Remember the long lines at polling sites last midterm? New York State has mitigated one obstacle to exercising the right to vote – unavoidably impacting employers.
On April 1, 2019, New York amended Election Law §3-110, effective immediately, and now requires employers to permit employees to “take off so much working time as will enable him or her to vote at any election”, including up to three-hours of paid leave.
What are the rules?
Although the law limits the paid portion of “voting leave” to three hours, it is silent on whether any portion of the leave may be charged against an employee’s general paid time off (“PTO”) bank.
Other rules include:
Employees must provide at least two (2) days advance notice and be registered to vote. (The law is silent on whether written, advance notice is required, or whether an employer may require proof of voter registration).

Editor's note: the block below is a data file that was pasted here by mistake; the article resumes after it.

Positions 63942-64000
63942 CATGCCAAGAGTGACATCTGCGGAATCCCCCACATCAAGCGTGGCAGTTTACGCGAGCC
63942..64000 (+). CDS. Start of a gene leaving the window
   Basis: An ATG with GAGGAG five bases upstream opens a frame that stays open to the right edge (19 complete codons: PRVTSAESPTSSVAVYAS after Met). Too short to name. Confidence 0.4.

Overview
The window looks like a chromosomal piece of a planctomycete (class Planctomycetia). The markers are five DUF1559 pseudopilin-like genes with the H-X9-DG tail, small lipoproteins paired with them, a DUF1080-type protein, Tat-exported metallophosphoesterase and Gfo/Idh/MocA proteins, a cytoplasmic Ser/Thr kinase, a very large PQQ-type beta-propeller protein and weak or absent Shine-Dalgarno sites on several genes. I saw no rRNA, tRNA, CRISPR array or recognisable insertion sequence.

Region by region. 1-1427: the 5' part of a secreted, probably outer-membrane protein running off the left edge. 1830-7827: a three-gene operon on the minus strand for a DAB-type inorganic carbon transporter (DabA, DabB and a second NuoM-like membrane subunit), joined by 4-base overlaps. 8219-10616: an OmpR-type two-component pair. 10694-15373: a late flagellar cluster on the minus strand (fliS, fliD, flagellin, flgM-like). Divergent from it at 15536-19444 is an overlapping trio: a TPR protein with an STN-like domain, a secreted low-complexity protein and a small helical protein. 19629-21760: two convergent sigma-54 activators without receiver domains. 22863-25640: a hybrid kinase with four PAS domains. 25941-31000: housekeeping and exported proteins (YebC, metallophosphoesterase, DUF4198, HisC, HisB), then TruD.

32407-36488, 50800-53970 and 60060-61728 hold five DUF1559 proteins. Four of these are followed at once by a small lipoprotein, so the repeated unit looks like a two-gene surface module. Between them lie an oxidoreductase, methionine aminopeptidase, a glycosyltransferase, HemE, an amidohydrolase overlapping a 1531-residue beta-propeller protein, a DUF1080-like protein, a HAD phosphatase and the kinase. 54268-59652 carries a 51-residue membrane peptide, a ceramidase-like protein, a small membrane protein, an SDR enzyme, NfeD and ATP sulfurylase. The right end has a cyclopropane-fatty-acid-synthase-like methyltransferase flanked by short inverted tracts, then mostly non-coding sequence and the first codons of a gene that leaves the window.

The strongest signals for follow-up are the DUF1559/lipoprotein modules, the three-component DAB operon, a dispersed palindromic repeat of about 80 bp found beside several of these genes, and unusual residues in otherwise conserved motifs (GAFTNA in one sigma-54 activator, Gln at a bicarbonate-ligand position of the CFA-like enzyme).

The time off must be taken “at the beginning or end” of the employee’s “working shift, as the employer may designate,” unless the employer and employee “otherwise mutually agree.”
As under the prior version of §3-110, at least “ten working days before every election,” employers must post notice of the law in a “conspicuous place” until “the close of the polls on election day.”
The current posting requirement is available here.